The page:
On the 3d of March, 1754, Mr. Pelham, the Prime Minister, died, and, had Murray's ambition soared in that direction, he might at once have stepped into the vacant office. He had long been the prop of the Ministry in the House of Commons, and was by far the most sagacious member of the Government. Throughout his Parliamentary career, what has happily been called his "clear, placid, mellow splendor" had suffered no tarnish, and had not been obscured by a single cloud. Always ready, well informed, lucid in argument, and convincing in manner, he had virtually assumed the leadership in the House of Commons, and his elevation would in no way have altered the aspect or proceedings of that assembly. The nation respected him, and the monarch regarded him with more than common favor. Murray, however, coveted not the prize. Mr. Macaulay, referring to this period in one of his masterly essays, attributes the conduct of the Solicitor-General to moral infirmity. "The object of Murray's wishes," he says, "was the judicial bench. The situation of Chief Justice might not be so splendid as that of First Lord of the Treasury, but it was dignified, it was quiet, it was secure; and therefore it was the favorite situation of Murray." Lord Campbell states the case more creditably, and, as we think, more fairly to Lord Mansfield. "From a high feeling," says the biographer, "that his destiny called him to reform the jurisprudence of his country, he sincerely and ardently desired to be placed on the bench, and the especial object of his ambition was to be Chief Justice of England." We remember that, whilst a lad, and destined by his parents for the church. Murray, of his own motion, dedicated himself to the study of the law, feeling a "calling" for that profession. Why Lord Mansfield had resisted every temptation in order to secure the eminence for which, it is not too much to say, he was in all respects better fitted than any who have won it, became evident enough within a year of his appointment to the bench. Moral courage he lacked; something nobler than its want led him to renounce the Premiership.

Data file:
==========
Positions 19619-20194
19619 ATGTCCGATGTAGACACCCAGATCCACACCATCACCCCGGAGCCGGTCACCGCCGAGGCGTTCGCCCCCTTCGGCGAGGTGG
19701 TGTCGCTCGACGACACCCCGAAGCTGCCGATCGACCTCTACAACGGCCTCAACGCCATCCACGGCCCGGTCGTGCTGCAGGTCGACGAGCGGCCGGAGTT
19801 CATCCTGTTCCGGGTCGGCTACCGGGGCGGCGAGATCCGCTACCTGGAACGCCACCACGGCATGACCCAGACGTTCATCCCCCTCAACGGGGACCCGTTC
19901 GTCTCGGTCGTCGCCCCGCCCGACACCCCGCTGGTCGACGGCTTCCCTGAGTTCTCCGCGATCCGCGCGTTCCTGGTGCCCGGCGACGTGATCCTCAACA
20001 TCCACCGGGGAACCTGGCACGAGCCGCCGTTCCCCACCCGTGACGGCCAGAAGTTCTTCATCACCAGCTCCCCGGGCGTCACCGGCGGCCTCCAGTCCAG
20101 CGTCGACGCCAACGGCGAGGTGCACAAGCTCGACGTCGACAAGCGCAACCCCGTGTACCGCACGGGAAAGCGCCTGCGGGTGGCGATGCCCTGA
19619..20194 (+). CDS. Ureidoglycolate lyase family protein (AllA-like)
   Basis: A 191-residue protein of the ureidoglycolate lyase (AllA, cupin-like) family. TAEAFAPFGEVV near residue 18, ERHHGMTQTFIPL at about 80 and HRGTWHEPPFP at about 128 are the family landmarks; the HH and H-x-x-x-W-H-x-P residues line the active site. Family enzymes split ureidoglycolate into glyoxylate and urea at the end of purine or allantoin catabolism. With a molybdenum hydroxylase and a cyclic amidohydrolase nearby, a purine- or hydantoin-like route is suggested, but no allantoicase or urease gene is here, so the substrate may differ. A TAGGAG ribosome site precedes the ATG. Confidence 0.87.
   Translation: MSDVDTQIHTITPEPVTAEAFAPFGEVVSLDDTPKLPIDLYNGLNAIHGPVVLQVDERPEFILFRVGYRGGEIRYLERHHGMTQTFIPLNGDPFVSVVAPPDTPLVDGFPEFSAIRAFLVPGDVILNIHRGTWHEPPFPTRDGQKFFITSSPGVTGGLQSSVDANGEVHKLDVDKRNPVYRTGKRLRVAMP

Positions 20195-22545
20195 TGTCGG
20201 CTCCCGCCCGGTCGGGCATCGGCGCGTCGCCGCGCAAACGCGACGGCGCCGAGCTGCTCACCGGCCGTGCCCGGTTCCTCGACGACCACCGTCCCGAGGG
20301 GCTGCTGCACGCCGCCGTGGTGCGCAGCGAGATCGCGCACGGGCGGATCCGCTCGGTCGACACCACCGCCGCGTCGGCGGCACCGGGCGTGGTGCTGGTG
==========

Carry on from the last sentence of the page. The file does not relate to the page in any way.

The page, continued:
What Murray rejected the less capable and not over nice Duke of Newcastle Greedily seized. The Attorney-General, Sir Dudley Ryder, was elevated to the bench, and Murray, gaining a step in professional rank, was by so much nearer to the consummation of his hopes. Never was Ministry so thoroughly weak and so wretchedly unfortunate. The whole burden of defending it rested in the House of Commons upon the shoulders of the Attorney-General, and the feebleness of the Government was all the more painful from the manifest strength of the great master of sarcasm and invective, their unflinching opponent, growing in favor throughout the country, merciless in his attack at all times, but terrific in his onslaughts upon a foe worthy of his hatred, and capable of defense. Imagination cannot linger upon a finer picture than is presented in the persons of these mighty combatants; nor is the effect diminished by the fact that of their great achievements little remains beyond the bare tradition. We know that by a word, a gesture, a glance of his eagle eye, Pitt awed the House of Commons, and chilled it into death-like silence. We have heard how like a torrent his unpremeditated and impassioned oratory rushed into the hearts of men, expelling rooted convictions, and whatever else possessed them at the moment; how readily he spoke on all emergencies, how daring were his strange digressions, how apposite his illustrations, how magnificent and chivalric the form and structure of his thoughts—how madly spirit-stirring his high and stern appeals. We have read of the proud bearing of the austere yet gentle commoner, to whom it was a matter of sublime indifference whether in a debate he rose late or early, first or last, and who ever contented himself with simply following the current, and obeying the fine instinct of his own rapt mind, regardless of the speakers who had gone before, or were about to follow him. We have pictured to ourselves the commanding countenance, the characteristic action, the patrician manner that belonged to William Pitt as exclusively as his own wild and wayward genius; but records are wanting to establish all that we feel and know. Fragments of Pitt's oratory only have reached us, and of these but few can be pronounced wholly authentic. What that oratory must have been we learn from its effects. More is not vouchsafed us. What remains to us of Murray's speeches in Parliament is equally meager and unsatisfactory, but we may judge of his power by reflecting upon the character of the assailant with whom he successfully wrestled. There must surely have been wonderful capability of argument, vast knowledge, a faculty of persuasion irresistible in its winning grace, all combined in the man able, by the mere force of quiet intellectual skill, to bear the brunt of an assault which threatened demolition in its furious advance, and to turn aside blows intended for annihilation. Lord Chesterfield addressing his son, points to Pitt and Murray as to two great models for imitation. Contemporary history assigns to them the highest place among their fellows.